By Melissa Moore-Randall
Situated in the basement of Revere City Hall, a small office serves as a valuable part of the Revere community.
The Revere Municipal Employees Federal Credit Union has been serving the Revere community for the last 58 years. For the last 20 years, Manager John Kingston, has been an integral part of the Credit Union. “We have almost all of the bells and whistles of larger financial institutions while doing our best to keep that small feeling where we do know our members personally.”
Kingston, a lifelong Revere resident and staunch supporter of Revere Public Schools, started his tenure at the Credit Union as a manager trainee after years of working in retail. “I have met a lot of great people and have enjoyed watching the credit union grow.
“I am very proud of the High School office which helps students and staff with their banking needs and helps with financial literacy at the schools. I have been the Manager for the last 12 years. About seven years ago, we added checking accounts, debit cards, home equity loans, virtual banking and our mobile app.
“We were fortunate to receive some grant funding for many of these projects. These projects and the High School office have really helped us to grow and be relevant today.”
In addition to his work at the Credit Union, Kingston is deeply vested in the Revere Public Schools. His father was a principal for over 30 years, his brother Chris, is a teacher at Revere High School, and his daughter, Jennifer, is a 4th grade teacher at the A.C. Whelan School.
“Many summer mornings, my older brother and I would be taken to school to help my Dad in unloading supplies delivered over the summer and help to get the school ready for the new year.”
He loved his school and wanted his students to have the best their small building could provide. They had no gym and not a lot of amenities, but if you talk to people who attended the C. M. Barrows School, they have very fond memories of it and of my Dad.
“Education was important in our home and doing your best at whatever you did was not only encouraged but demanded. My father taught my daughter to read at a very early age. He would spend hours with his grandchildren teaching them at home, and Jenn was reading at the age of 4.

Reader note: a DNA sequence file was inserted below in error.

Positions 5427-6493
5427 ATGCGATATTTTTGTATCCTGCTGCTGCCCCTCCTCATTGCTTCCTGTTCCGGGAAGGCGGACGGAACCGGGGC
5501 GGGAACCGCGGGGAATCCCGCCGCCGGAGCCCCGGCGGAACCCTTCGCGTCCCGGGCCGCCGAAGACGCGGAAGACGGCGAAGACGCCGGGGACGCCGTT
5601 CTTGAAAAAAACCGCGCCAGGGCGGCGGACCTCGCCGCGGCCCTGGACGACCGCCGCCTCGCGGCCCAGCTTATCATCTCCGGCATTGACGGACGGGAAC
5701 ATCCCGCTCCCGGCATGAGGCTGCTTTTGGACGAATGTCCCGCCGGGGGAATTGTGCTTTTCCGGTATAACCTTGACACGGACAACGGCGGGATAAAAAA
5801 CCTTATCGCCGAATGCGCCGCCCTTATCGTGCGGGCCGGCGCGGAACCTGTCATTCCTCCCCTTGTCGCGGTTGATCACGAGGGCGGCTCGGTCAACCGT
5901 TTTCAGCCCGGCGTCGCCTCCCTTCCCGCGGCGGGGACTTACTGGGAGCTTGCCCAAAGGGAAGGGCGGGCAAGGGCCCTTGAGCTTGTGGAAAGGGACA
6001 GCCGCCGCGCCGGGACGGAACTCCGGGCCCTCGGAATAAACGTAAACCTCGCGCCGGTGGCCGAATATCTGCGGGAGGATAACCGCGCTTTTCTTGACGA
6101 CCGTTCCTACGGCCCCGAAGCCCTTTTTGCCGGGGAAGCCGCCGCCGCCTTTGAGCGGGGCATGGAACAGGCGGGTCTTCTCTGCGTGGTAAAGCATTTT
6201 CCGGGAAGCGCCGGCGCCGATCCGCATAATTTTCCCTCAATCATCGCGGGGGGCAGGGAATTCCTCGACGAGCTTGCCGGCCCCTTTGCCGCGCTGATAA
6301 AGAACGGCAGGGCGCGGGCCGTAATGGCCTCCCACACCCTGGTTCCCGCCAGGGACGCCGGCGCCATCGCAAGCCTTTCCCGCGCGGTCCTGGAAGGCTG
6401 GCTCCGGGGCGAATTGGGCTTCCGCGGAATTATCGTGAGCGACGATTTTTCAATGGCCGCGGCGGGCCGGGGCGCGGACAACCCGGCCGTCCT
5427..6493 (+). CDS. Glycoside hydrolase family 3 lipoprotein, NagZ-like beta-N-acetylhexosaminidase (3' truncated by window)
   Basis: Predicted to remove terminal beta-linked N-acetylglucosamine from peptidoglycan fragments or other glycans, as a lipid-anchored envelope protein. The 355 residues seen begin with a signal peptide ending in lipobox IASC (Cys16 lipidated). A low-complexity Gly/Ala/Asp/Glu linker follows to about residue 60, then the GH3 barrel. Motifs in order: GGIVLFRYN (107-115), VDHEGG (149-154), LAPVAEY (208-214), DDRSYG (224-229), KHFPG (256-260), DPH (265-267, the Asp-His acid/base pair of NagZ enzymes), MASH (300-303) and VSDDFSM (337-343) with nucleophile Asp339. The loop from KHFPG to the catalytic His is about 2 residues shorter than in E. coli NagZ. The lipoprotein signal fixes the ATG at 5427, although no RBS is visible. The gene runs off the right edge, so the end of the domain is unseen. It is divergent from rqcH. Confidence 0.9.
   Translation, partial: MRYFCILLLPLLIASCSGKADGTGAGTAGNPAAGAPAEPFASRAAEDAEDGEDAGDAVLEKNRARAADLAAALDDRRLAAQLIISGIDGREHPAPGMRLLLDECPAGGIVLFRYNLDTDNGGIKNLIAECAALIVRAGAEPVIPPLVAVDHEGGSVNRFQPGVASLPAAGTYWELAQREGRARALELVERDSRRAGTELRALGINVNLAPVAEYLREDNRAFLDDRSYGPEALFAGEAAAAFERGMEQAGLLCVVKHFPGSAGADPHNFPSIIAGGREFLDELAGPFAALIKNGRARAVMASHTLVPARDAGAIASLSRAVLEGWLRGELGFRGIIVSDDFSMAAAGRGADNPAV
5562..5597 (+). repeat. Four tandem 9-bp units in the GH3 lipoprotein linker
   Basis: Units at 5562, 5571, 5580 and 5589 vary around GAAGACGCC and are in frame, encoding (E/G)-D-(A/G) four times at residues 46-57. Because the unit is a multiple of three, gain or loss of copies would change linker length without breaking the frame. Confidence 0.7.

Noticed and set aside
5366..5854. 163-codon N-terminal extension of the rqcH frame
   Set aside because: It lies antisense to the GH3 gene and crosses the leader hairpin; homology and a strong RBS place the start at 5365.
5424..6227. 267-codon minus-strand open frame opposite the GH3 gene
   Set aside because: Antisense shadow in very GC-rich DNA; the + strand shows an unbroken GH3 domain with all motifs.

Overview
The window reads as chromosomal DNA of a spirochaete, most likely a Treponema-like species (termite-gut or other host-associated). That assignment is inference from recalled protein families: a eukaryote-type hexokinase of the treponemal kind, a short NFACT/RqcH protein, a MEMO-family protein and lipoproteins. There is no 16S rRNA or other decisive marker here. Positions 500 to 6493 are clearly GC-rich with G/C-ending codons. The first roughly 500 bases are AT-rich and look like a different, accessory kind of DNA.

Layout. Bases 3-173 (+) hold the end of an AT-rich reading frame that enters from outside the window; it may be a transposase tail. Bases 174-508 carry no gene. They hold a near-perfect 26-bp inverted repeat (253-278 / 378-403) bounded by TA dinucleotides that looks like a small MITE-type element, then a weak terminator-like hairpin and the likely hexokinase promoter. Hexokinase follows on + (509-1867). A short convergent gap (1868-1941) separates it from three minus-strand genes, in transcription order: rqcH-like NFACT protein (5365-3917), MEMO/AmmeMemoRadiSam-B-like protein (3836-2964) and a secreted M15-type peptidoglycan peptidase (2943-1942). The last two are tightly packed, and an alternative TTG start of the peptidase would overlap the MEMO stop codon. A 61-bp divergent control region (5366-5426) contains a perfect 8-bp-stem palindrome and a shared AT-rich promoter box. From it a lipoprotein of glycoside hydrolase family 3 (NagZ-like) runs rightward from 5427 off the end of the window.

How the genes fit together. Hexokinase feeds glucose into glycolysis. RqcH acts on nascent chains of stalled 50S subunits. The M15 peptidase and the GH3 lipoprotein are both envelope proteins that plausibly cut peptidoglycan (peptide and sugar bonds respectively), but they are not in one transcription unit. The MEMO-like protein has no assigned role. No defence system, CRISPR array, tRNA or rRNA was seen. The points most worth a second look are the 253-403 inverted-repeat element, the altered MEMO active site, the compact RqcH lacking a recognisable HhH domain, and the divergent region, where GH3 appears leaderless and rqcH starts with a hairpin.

Although her Papa didn’t live to see her graduate from college or to see her begin her teaching career, he would be very proud of her. He saw her interact with kids and said she had the gift of teaching.”
Both of Kingston’s children graduated from Revere Public Schools. In addition to Jennifer, his son, Jeffrey is a graduate of UMass-Dartmouth where he earned a B.A. in Criminal Justice and hopes to be a police officer someday.
Kingston, a self-proclaimed PTA Dad, spent many years volunteering at the Lincoln School. “Even after my kids left the school, I continued to volunteer there as my brother and many friends taught there. I helped direct traffic inside the circular drive making sure kids were safe once they stepped on the school grounds.”
In addition to education, Kingston saw the enormous value of sports and began to volunteer and work Revere High athletic events. Kingston started working RHS football games about 16 years ago with his primary job being doing the yardage markers on the sidelines. He also began volunteering at High School basketball games keeping statistics.
After Coach Blasi retired from operating the clock, Kingston has now become a staple behind the scorer’s table at RHS home basketball games and also is the clock operator for RHS hockey games. “I enjoy high school athletics. I am very happy to be a part of high school sports. I am fortunate to have the best seat in the house during these events.”